Touch of Pink (2004) Movie Script

Good evening, ladies and gentlemen,
and welcome.
I'm Cary Grant.
Now, I know what you're thinking:
"But he's been dead
for 20-odd years."
Actually, longer.
I first died when I made
The Pride and the Passion in '59.
But as long as there are people
who remember us...
...who laugh and cry at the ghostly
impressions we've left behind...
...then we're alive.
I read that once.
Then I ate the fortune cookie.
But seriously... good people just keep
looking up to us movie stars...
...and we'll keep looking after you.
Now, that'll be Alim.
I look after him.
Lucky Alim.
He's happy.
He's successful. In love.
And frankly,
that's all because of me.
Here's my little samosa now.
The living room will be there.
And the bedroom over there.
What about a fireplace?
I love fireplaces.
Then we'll put one in every room.
You know, we really ought to
go on holiday.
Let's go to Bermuda.
Stay for a while, then cruise around
the Greek islands.
It's the only way to see
the Greek islands: Slowly, by boat.
They're like fine paintings.
You mustn't rush up to them.
Time to get back.
Set photographer, please.
Do think about that holiday.
Can I have the
set photographer, please?
I'm here.
Clear for rehearsal.
Looks like Niagara Falls.
Only in flowers.
It's only the engagement party.
Wait till you see the wedding.
First-class only.
Must have cost a fortune.
What does it matter?
Khaled is minting money.
Do you know,
he actually buys ice now.
Oh, make sure you wipe
these glasses, hey? No spots.
If it didn't look so tacky,
I'd do it all myself.
Khaled, not the red tie. It'll clash with
the food, hey, beta? Wear the blue.
When Alim gets engaged,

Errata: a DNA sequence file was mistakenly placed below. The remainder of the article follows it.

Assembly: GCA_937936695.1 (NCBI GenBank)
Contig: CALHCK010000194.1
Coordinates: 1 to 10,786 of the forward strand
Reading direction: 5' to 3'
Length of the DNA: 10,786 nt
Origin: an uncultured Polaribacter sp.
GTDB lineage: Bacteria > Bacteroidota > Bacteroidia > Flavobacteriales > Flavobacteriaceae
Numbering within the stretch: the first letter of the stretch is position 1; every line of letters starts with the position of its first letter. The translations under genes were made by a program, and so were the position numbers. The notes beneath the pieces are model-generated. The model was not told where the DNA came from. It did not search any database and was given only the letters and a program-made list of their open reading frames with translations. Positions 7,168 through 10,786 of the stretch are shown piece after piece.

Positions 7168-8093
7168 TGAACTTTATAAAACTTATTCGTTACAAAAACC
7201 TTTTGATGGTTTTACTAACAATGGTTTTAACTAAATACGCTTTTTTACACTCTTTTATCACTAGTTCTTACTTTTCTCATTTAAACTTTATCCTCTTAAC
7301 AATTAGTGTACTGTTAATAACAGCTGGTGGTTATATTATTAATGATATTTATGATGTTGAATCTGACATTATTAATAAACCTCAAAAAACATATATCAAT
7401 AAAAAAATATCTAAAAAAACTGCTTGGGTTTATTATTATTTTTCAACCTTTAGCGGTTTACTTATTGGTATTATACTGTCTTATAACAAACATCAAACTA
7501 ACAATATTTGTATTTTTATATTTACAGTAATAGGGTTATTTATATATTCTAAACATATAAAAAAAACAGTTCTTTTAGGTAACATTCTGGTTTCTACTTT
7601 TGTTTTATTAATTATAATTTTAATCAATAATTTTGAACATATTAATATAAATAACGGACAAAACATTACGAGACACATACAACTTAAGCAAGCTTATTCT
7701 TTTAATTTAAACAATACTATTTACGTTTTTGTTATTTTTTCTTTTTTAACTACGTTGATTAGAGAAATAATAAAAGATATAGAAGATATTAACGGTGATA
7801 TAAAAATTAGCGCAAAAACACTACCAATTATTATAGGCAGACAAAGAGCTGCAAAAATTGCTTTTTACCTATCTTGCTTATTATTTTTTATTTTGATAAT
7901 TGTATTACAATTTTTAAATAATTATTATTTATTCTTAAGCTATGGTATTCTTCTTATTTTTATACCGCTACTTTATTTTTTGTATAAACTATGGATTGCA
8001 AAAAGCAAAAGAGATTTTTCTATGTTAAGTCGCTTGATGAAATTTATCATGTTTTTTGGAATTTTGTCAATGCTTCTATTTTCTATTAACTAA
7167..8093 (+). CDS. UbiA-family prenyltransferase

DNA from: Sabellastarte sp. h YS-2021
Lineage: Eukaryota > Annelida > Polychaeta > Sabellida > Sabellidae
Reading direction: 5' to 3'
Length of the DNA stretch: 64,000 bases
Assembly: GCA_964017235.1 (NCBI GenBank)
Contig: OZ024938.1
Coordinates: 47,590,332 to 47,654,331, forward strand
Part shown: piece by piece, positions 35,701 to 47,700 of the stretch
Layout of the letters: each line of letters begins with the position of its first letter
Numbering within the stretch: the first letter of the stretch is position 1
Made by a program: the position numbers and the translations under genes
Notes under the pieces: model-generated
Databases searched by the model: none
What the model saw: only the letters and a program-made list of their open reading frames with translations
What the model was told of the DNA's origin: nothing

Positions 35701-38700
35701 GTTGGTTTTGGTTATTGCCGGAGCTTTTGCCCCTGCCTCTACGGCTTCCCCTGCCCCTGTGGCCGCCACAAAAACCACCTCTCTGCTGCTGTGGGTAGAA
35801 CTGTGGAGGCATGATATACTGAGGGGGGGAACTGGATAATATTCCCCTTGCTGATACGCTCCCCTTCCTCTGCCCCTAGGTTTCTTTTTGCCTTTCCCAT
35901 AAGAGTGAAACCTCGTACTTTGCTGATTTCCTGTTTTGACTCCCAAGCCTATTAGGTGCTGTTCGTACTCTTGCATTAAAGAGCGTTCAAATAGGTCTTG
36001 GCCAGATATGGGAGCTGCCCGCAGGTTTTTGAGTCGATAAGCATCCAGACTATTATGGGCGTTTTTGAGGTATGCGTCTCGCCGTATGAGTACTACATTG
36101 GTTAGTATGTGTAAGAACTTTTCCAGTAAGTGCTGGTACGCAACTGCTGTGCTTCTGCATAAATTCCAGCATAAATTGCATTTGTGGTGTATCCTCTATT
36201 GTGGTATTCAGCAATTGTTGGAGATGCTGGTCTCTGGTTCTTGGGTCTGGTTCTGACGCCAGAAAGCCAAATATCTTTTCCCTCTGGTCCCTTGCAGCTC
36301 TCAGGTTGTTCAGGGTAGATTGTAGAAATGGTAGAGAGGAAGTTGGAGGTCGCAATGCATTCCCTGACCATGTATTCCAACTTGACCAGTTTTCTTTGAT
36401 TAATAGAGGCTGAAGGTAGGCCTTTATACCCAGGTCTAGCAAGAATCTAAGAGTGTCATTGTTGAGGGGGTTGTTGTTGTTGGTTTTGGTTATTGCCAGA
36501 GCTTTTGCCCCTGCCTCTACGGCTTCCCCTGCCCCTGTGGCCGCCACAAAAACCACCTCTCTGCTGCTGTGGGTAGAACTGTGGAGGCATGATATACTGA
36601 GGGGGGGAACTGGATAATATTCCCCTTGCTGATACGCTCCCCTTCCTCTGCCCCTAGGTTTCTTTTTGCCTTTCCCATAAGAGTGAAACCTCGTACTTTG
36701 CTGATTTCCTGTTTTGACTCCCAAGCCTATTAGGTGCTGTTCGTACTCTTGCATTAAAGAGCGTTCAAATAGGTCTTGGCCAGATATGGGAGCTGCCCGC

all this will be yours.
Oh, Nuru.
Well, maybe not all this.
Nuru, your gray is poking through.
You haven't colored your hair?
For whom?
It's your day, Dolly.
Nobody will be looking at me.
- Hey.
- Hey, babe.
- I didn't have time to get home.
- You look great.
He wants me to be best man.
Now, as you know, I've never been
to Canada, never met your family...
...or been to a Muslim wedding.
Now, how could I meet
these three goals all at once?
Come on. You were just talking
about a holiday.
Toronto is not a
holiday destination, Giles.
Try the prawn one next, huh?
Three different kinds of pulao.
You can always come back for more.
Oh, don't they make
a gorgeous couple.
- "The course of true love..."
- Gathers no moss.
Hello. Happy anniversary. Hello.
Come on.
- Delia.
- Are you surprised?
- You look surprised.
- Absolutely.
Hello, Mum.
You do like surprise parties,
don't you?
Sure. I just wish I'd known.
Sheru. Oh, is this your little Dilshad?
Oh, what a cute little bunny.
Oh, Nuru, look how big she's become.
- Dilshad wants another samosa.
- Does she?
You will be playing
with your own grandchildren soon.
Khaled wants two boys
and two girls.
And Nuru's Alim will also make her
a grandmother soon.
- From your lips to Allah's ear.
- Did I mention that Alim is courting?
- Lovely young woman. Surgeon...
- A surgeon?
- Like Khaled's girl, no?
- Nina's a dentist.
- Yes. A dentist.
- Dolly. Dolly.
Pardon me. Come.
The cake-cutting is beginning.
Shame Alim's girl's not here.
She could lend a knife.
- Alim has a girl?
- He'll come to the wedding, won't he?
He's coming now?
Of course he's coming to
his cousin-brother's wedding.
- From what I was told...
- Wait until you see the cake.
So lovely, isn't it, Dolly?
Filled with nuts
and fruit and cream.
Well, it's very rich. And expensive.
I'll only have a bite. Sweets go directly
from my mouth to my hips.